Inspirational Thoughts 3/29/2013: Karmic Genetics

Karma means “deed” or “act” and more broadly names the universal principle of cause and effect, action and reaction, that governs all life. The effects experienced are also able to be mitigated by actions and are not necessarily fated. That is to say, a particular action now is not binding to some particular, pre-determined future experience or reaction; it is not a simple, one-to-one correspondence of reward or punishment.

There are three kinds of Karma. They are called Sanchita or the accumulated karmas, Prarabdha or the current karmas, and Agami or the expected karmas. Sanchita constitutes all the accumulated Karmas of past lifetimes of an individual. Part of it is visible in a man’s character, evinced by his tendencies and aptitudes, capabilities, tendencies and desires. Prarabdha is that segment of the part of Karma that… responsible for a body in the current life time. These karmas are ripe for reaping and can’t be avoided or altered. They can only be worn out through living them out, just as an individual settles past debts. Agami are those karmas that are now being created for the future.

Genetics is the study of heredity. Heredity is a biological process where a parent passes certain genes onto their children or offspring. Every child inherits genes from both of their biological parents and these genes in turn express specific traits. Some of these traits may be physical for example hair and eye color and skin color etc. The genes are inherited during the prenatal stage. The fetus develops using the genetic code. Sometimes other environmental factors such as mother’s health and her habits/activities may cause deviation from this genetic code during the prenatal and perinatal phase. During the postnatal phase further deviations can happen from this base genetic code from this code based on epigenetics.

Epigenetics is the study of changes in gene expression, caused by mechanisms other than changes in the underlying DNA sequence – some of which are heritable. It refers to functionally relevant modifications to the genome that do not involve a change in the nucleotide sequence. These changes may remain through cell divisions for the remainder of the cell’s life and may also last for multiple generations. Non-genetic factors cause the organism’s genes to behave (or “express themselves”) differently.

The Karmic genetics is a blend of cosmic effect of the universe on the physical biology of the human body. Sanchita Karma or the accumulated karma is the pre-ordained set of characteristics a soul will be born with based on the effects of their actions in the past. The parents are just the donors of the already preordained characteristics of the soul, brought together through circumstances orchestrated by the cosmic underlying intelligence of the universe. There is an interplay or the Mother’s Prarabdha Karma during pregnancy and during birth, and the Soul’s Sanchita Karma during embryonic development effecting the growth and sometimes deviating from the preordained genetic code which may further cause changes to the fetus. Ultimately the physical form taken by the soul is a culmination of its own Sanchita Karma or genetics as well the Prarabdha Karma of the Mother and the others closely associated with the Mother. The final birth of the soul in its physical form is the new baby’s current Prarabdha Karma, part of which has to be endured and reaped, and cannot be changed. Epigenetics is the Agami Karma.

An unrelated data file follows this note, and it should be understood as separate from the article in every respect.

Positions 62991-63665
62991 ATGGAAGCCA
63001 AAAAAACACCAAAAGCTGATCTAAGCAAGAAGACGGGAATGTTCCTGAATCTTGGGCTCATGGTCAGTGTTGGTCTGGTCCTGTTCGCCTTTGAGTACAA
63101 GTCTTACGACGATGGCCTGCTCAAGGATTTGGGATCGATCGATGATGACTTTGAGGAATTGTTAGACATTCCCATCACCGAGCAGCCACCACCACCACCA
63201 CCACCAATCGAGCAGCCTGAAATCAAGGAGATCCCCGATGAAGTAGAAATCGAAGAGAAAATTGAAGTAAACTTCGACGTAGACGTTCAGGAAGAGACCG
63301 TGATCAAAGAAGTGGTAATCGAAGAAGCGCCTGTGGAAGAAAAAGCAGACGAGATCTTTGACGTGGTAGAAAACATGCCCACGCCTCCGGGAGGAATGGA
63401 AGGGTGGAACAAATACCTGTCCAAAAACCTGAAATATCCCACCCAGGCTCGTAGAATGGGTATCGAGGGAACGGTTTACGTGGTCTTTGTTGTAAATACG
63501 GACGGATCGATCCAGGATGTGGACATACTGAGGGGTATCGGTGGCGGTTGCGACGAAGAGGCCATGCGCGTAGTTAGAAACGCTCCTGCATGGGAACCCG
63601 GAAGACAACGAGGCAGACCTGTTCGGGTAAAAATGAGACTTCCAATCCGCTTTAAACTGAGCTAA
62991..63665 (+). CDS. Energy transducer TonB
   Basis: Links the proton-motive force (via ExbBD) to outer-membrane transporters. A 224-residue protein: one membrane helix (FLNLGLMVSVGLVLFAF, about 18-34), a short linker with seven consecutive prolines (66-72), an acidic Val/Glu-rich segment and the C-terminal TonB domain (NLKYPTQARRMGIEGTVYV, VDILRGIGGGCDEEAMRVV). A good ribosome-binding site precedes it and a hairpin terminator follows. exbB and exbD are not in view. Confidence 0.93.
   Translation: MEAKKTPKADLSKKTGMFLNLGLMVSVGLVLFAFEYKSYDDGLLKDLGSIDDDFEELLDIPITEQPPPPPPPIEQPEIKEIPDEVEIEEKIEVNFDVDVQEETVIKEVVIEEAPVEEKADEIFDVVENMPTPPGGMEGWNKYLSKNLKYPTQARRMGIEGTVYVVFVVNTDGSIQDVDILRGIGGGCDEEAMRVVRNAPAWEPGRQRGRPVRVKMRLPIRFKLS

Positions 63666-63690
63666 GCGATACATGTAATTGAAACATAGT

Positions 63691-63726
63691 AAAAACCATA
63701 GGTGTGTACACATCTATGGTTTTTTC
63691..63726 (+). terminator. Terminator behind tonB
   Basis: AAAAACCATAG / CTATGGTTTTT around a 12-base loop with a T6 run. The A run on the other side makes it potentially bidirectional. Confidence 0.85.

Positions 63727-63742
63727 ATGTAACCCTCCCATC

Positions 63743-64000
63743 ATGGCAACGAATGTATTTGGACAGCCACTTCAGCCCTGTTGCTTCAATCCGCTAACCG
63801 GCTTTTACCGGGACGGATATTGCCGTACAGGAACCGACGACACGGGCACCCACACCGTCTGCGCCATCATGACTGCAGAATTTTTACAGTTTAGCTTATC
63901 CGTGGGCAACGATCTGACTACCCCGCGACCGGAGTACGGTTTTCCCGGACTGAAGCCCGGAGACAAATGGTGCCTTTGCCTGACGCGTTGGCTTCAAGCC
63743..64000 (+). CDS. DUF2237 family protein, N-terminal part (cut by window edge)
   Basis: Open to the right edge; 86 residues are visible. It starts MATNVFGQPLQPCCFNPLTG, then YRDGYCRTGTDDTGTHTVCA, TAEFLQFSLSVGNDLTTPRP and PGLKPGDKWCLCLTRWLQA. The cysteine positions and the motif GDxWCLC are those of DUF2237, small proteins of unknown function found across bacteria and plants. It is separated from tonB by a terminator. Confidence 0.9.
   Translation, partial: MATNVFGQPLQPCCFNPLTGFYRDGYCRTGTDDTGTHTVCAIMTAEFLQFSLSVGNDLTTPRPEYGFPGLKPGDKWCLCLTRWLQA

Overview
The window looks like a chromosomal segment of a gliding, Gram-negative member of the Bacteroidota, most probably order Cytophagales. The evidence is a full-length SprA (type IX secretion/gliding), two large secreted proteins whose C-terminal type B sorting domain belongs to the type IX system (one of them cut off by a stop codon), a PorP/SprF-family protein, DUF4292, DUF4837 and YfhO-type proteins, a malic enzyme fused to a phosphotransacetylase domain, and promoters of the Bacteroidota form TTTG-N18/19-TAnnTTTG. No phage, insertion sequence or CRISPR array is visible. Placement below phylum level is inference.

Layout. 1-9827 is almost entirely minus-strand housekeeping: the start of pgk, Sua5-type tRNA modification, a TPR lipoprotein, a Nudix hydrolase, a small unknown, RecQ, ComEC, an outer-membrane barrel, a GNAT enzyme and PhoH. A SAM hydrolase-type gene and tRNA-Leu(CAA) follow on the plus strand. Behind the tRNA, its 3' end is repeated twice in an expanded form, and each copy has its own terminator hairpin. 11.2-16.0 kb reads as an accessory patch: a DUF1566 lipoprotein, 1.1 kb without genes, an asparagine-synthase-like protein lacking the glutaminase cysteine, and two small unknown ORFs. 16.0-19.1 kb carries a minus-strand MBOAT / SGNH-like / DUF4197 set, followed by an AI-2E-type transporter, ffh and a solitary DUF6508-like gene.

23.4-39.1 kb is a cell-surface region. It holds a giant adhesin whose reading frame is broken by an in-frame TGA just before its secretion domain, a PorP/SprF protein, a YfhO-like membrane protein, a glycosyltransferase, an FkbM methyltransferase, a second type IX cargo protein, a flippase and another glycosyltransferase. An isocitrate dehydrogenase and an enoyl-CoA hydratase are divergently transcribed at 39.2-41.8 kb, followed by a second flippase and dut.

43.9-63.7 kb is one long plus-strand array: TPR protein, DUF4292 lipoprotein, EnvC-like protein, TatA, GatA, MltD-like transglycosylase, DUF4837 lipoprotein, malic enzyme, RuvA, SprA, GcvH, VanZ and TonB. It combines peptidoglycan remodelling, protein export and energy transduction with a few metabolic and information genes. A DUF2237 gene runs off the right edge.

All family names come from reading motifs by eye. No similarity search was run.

When the soul ultimately is able to accept its own Prarabdha Karma, and move on with neutral and balanced behavior of thoughts and actions, it can cause the preordained Sanchita and Prarabdha to change in the future. Activities like meditation, spirituality, pursuit of happiness and bliss by accepting the life that has been doled and enduring to find the peace within regardless of the circumstances is the Agami Karma to self-realization. On the other hand throwing away a perfectly good life, by either misusing the body, and immersing in mental afflictions may cause deviations from the genetic code via epigenetic changes resulting in further loops of endless preordained Prarabdha Karma which then becomes Sanchita Karma of life and death cycles.

In conclusion Karma is not punishment or retribution but simply an extended expression or consequence of natural acts. Karma is not fate, for humans act with free will creating their own destiny through the interplay of genetics, epigenetics, and environmental influences on the body and soul. Karma or Genes are like the notes of a raga. We can improvise the notes to make a beautiful melody to uplift the soul or sing it in an endless loop of progression and regression of the notes serving no real purpose.


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